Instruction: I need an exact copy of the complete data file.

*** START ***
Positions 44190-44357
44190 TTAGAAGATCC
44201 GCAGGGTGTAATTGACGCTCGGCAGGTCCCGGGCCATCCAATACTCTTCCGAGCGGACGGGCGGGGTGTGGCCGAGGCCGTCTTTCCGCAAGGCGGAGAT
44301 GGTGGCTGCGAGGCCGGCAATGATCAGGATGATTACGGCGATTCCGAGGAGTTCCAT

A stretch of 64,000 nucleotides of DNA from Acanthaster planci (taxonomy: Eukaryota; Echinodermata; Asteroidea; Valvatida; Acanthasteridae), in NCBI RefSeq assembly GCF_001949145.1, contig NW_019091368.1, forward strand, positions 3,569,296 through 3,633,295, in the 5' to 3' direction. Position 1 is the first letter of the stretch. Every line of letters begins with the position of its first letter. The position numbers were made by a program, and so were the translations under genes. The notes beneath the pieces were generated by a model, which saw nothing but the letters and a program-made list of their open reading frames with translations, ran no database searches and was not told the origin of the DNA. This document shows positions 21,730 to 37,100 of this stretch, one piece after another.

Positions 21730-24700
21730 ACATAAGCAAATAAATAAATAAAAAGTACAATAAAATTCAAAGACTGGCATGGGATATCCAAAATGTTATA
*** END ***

Positions 44190-44357
44190 TTAGAAGATCC
44201 GCAGGGTGTAATTGACGCTCGGCAGGTCCCGGGCCATCCAATACTCTTCCGAGCGGACGGGCGGGGTGTGGCCGAGGCCGTCTTTCCGCAAGGCGGAGAT
44301 GGTGGCTGCGAGGCCGGCAATGATCAGGATGATTACGGCGATTCCGAGGAGTTCCAT

A stretch of 64,000 nucleotides of DNA from Acanthaster planci (taxonomy: Eukaryota; Echinodermata; Asteroidea; Valvatida; Acanthasteridae), in NCBI RefSeq assembly GCF_001949145.1, contig NW_019091368.1, forward strand, positions 3,569,296 through 3,633,295, in the 5' to 3' direction. Position 1 is the first letter of the stretch. Every line of letters begins with the position of its first letter. The position numbers were made by a program, and so were the translations under genes. The notes beneath the pieces were generated by a model, which saw nothing but the letters and a program-made list of their open reading frames with translations, ran no database searches and was not told the origin of the DNA. This document shows positions 21,730 to 37,100 of this stretch, one piece after another.

Positions 21730-24700
21730 ACATAAGCAAATAAATAAATAAAAAGTACAATAAAATTCAAAGACTGGCATGGGATATCCAAAATGTTATA